Layering Your Cues: A Simple Way to Drastically Improve Your Coaching
I used to be really shy. Part of the reason why I picked the coaching profession was because I knew it would take me out of my comfort zone.
If I had gone WITH my comfort zone, I would have majored in English and become a writer of some kind. But I knew if I did that, I would never really force myself to develop as a person.
Plus, after going to one of the University of Evansville’s campus days (where you got to sit in on classes and whatnot) I quickly realized the people I would be surrounded by in an English major weren’t exactly my cup of tea.
As much as I love writing, I’m not one to participate in a conversation on the inner workings of a Jane Austen novel. I’m a nerd, but I have standards.
Anyway, part of being good at coaching is being able to interact with people you don’t know well and getting them to do things they’ve never done before in a way that is fun and engaging for them.
So naturally, I wasn’t the best at that when I was 1st starting out coaching. It just wasn’t a natural skill set for me. I could sit at my computer and write up an incredible program, no questions asked, but as far as cueing someone through that program effectively so that they could pick up movements with ease and quickly overcome technical roadblocks…yeah that wasn’t so easy.
But looking back, it was a blessing in disguise. Because it forced me to study how great coaches do what they do.
One of the primary lessons I have learned and applied is that while programming systems (e.g. structuring a macrocycle, progression/regression continuums for different movement patterns) are fantastic, if you don’t have COACHING systems, the programming stuff won’t really go very far.
I would rather have a coach on our team who couldn’t program for shit but could COACH versus someone who could write up a great program, but not know how to teach it effectively.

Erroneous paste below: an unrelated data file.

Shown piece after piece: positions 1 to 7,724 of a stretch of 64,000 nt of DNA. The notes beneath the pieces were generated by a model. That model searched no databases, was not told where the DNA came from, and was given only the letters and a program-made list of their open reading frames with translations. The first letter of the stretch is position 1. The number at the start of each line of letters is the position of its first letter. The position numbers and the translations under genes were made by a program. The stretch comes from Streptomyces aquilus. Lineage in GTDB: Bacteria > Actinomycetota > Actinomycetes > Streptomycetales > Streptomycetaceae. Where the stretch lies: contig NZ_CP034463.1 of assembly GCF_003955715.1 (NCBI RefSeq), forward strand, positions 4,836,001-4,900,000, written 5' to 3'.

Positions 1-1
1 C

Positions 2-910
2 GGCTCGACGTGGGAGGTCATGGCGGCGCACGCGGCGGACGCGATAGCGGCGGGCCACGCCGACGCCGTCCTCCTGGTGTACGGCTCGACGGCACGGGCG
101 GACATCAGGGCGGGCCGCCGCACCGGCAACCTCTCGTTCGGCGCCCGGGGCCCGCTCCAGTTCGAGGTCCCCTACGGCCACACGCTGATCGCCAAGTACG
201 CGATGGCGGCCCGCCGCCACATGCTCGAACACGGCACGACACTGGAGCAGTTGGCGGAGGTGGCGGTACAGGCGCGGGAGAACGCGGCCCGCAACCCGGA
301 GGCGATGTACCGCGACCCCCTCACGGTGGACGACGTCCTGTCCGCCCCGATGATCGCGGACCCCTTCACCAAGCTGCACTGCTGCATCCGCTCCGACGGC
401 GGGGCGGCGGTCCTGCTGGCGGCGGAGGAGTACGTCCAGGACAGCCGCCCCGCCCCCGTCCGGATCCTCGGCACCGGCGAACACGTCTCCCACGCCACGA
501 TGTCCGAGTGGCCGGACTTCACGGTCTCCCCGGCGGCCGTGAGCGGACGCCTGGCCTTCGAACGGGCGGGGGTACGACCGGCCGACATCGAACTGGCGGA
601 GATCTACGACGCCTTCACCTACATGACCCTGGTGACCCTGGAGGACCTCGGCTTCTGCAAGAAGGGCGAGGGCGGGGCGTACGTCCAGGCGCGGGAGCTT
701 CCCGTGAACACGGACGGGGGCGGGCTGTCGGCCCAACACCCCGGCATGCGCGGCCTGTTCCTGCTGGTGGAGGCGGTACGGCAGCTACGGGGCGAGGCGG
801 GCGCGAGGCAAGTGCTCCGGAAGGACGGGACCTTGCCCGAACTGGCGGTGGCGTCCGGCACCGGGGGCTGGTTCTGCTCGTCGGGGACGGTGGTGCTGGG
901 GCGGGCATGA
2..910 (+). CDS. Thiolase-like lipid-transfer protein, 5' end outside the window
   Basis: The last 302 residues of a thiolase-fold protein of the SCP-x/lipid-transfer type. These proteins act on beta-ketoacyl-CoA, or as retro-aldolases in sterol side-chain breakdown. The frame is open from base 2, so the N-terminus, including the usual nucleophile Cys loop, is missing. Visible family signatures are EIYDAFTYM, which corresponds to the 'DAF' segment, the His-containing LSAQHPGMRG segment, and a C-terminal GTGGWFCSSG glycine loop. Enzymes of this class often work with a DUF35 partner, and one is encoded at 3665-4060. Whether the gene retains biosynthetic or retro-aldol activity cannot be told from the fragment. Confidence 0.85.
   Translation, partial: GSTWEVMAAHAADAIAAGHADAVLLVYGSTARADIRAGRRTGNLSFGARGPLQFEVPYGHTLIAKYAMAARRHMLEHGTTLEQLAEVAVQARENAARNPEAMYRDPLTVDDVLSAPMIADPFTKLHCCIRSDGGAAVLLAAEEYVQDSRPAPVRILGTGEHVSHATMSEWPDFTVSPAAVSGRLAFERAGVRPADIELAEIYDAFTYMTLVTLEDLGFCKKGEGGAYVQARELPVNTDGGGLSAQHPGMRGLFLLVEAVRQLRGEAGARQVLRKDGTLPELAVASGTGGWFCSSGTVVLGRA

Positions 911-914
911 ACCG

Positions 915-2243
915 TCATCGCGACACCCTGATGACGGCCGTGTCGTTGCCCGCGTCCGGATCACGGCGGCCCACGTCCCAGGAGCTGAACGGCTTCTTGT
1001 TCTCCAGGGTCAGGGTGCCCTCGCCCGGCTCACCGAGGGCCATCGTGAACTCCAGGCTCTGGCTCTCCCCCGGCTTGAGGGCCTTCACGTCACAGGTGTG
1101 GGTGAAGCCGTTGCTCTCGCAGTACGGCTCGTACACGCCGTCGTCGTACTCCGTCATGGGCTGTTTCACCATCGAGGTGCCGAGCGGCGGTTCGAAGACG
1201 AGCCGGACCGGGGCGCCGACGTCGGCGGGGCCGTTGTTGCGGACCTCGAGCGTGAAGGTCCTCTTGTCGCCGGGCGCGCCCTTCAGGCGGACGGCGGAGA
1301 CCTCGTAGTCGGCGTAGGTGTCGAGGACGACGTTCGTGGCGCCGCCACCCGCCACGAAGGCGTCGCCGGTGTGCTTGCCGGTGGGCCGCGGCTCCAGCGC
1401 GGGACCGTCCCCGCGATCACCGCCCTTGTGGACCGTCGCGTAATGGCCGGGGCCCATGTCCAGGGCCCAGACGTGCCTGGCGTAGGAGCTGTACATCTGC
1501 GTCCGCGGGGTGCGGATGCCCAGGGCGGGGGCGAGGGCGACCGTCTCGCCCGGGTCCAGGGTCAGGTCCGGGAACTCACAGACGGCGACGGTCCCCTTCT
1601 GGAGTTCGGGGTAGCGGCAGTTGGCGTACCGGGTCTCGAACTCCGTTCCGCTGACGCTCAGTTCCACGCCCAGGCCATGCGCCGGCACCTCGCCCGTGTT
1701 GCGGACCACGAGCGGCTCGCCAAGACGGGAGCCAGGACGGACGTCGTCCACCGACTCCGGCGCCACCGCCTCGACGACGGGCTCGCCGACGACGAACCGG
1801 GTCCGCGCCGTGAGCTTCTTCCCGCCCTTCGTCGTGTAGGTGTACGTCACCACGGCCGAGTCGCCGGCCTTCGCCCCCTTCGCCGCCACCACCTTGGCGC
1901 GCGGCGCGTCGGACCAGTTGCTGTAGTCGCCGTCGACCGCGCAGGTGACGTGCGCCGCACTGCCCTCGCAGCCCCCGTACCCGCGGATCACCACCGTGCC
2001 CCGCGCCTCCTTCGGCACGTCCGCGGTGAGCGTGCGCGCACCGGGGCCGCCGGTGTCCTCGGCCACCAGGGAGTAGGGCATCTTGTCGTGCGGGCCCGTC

When I say coaching systems, let me frame it in the context of a deadlift.
Sure, we know what we want a deadlift to look like when it is all said and done. And we even know the movement progressions we are going to take them through to get them to pulling a bar off the floor.
But what about the cues? Do we have a system for that?
I first began thinking about this after shadowing at IFAST (Indianapolis Fitness and Sports Training) back in 2012 when I was coaching in Dayton, Ohio.
I think it was strength coach Mike Robertson who was talking about it, but it was a story about someone who trained there.
This trainee was given a cue on a movement she had done many times before.
After the set, she turned to the coach flabbergasted and said,
“Why didn’t you ever tell me that before?”
“Because you weren’t ready for it!”
A lightbulb went off in my head upon hearing that story and it’s probably one of the more powerful things I’ve heard in my short coaching career.
To be the most effective coach for your clients, you have to know how to layer your cues.
This basically means don’t give them everything at once! And this is where the systems come in, because you have to know which cues are needed at what time and know when to introduce the next one.
The difficult aspect of this is it is a very fluid process. It’s not as set in stone as a set and rep scheme, for instance. It evolves on the fly based on someone’s learning style (visual vs. auditory) and if you actually gave the right cue for that individual in the first place.
This topic could be a novel, so I’m going to just use one exercise I referenced above, the deadlift, and one set of cues.
I know, big surprise. But the deadlift a solid example because it has many nuances. I’ll do my best to keep this as broad as possible, but please understand that everyone is different and the beauty of having a system is that you can plug and play as needed based on the person you have in front of you. It just takes practice. I’ll sum everything up at the end so you can see the “system”.
Ok, so the deadlift. What is the first thing you want someone to be able to do?
Engage their lats?
Spread the floor with their feet?
Not quite. Let’s pretend they have never set foot in a gym and are learning the deadlift for the first time.
They don’t know what lats are and asking them to “spread the floor” will only lead to confusion and possibly a poor joke regarding butter and/or jelly.